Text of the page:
This strategic alignment phase is generally complemented by contract analysis and high-level financial modeling. A deep dive into existing contracts allows leadership to develop a fundamental understanding of current contract terms and performance and gauge the ability to progress into risk with existing payer partners. A high-level financial modeling then allows the organization to assess its financial opportunity to move current contracts to higher levels of risk as well as test the financial viability of new risk arrangements.

During this phase, leadership should be able to:

  • Determine what type of value-based payment (VBP) arrangement(s) they’d like to participate in with a projected timeline
  • Understand the requirements and best practices for success in desired VBP arrangements
  • Agree on geographic regions for its services
  • Identify targeted populations by line of business and geography


Step 2: Network Assessment

With target markets and populations identified, the organization needs to evaluate its network for care coverage catering to needs of the population in each market, accessibility and performance. In each geographic area, it needs optimal numbers of:

  • Primary care physicians
  • Specialty providers by line of business
  • Behavioral health specialists
  • Ancillary providers, including community-based organizations, to help address SDOH and other services

Beyond the baseline of reach and adequate coverage, it’s important to assess network providers and provider organizations based on quality and cost. The organization can use this performance information to drive recruitment and optimization.


Step 3: Pop Health Capabilities Gap-to-Goal Assessment

At this point, the organization needs to conduct a current state assessment to identify gaps in required capabilities, infrastructure, technology, and workforce to support population health care management.

A gap analysis should go beyond just outlining current network and existing capabilities in a binary yes/no manner to actually assessing whether the capability is truly best in class, scalable and financially viable. A good gap assessment should answer the following:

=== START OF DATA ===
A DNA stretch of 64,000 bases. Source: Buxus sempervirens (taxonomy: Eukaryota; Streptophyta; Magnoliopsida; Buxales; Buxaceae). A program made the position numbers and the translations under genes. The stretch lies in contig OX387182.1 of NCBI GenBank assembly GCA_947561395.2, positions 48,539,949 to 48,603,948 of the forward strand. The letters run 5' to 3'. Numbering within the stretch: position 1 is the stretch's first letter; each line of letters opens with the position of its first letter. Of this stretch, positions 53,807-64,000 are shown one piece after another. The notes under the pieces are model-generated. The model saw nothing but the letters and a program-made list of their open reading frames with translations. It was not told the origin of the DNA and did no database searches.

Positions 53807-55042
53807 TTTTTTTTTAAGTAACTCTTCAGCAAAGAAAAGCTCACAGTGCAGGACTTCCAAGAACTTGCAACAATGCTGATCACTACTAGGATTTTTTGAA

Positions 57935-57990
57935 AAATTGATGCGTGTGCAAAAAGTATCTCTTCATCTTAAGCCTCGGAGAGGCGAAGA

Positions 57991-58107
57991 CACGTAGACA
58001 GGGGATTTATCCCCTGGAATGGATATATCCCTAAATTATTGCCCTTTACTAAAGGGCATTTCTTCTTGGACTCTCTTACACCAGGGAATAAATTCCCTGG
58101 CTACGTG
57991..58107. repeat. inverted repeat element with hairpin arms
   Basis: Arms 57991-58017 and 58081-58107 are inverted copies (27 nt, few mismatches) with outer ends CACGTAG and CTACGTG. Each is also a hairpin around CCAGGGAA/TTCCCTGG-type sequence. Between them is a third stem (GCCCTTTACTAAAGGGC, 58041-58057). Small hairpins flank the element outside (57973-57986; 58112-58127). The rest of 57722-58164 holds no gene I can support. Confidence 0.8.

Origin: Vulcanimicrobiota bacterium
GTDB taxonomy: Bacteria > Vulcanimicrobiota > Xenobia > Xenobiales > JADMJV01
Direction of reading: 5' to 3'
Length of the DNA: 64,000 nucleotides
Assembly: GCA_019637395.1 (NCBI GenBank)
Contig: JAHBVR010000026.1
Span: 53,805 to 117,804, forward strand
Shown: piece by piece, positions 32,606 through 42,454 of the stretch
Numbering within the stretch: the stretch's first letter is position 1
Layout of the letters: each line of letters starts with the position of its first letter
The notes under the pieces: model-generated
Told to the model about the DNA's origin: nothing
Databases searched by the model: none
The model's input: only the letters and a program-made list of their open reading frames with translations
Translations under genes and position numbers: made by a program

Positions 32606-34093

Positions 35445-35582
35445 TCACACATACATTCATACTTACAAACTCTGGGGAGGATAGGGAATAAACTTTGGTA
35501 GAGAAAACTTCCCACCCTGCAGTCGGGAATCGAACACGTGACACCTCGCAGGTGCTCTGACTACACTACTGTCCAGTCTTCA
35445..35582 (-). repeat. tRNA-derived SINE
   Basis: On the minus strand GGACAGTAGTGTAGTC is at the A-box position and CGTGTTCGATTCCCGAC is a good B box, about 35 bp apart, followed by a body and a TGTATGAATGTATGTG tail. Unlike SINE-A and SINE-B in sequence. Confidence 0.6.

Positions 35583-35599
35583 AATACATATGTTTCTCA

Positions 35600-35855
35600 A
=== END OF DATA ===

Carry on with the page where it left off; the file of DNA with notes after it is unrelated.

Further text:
• Is this a capability that the organization wants to be accountable for and, if applicable, have delegated by the payer?
  • Does the organization have this capability? Do contracted network providers/partners have it?
  • Is it sufficient or can it be enhanced? Is it scalable?
  • Does the organization have the scale and/or efficiency to be financially sustainable?
  • Is there a more cost-effective or faster way to meet your requirement?


Step 4: Managed Services Gap Closure

With the capability gaps identified, the next steps are:

  • Prioritize the gaps from both a value and timing perspective
  • Create a build/buy/lease strategy and decision making framework
    • Which functions should be performed in-house versus outsourced?
  • Determine required investment and projected ROI
  • Develop an implementation timeline

When planning infrastructure and capability investments, the strategy should complement the level of risk the organization is looking to pursue. Striking the right balance between investing in needed population health capabilities and the level of risk being assumed over time is critical in order to avoid over-building or lack of required capabilities and infrastructure to enable success.

Organizations that preemptively enter risk while lacking key infrastructure to support it often don’t produce sufficient value for their partners. Conversely, organizations that invest in sophisticated pop health infrastructure yet minimize their risk participation create value that is absorbed by external players in the market and often end up incurring a negative financial return for those investments.


VBP Roadmap

Once the hard decisions, research and planning have been completed, it should be documented as a VBP roadmap which will be updated over time. This very clear roadmap will sequence your prioritized capabilities along with the decisions to build/buy/lease them and an implementation timeline. The VBP roadmap should be shared across the organization to ensure team alignment and accountability for successful implementation and performance.


For more information on developing and implementing VBP roadmaps, please contact us at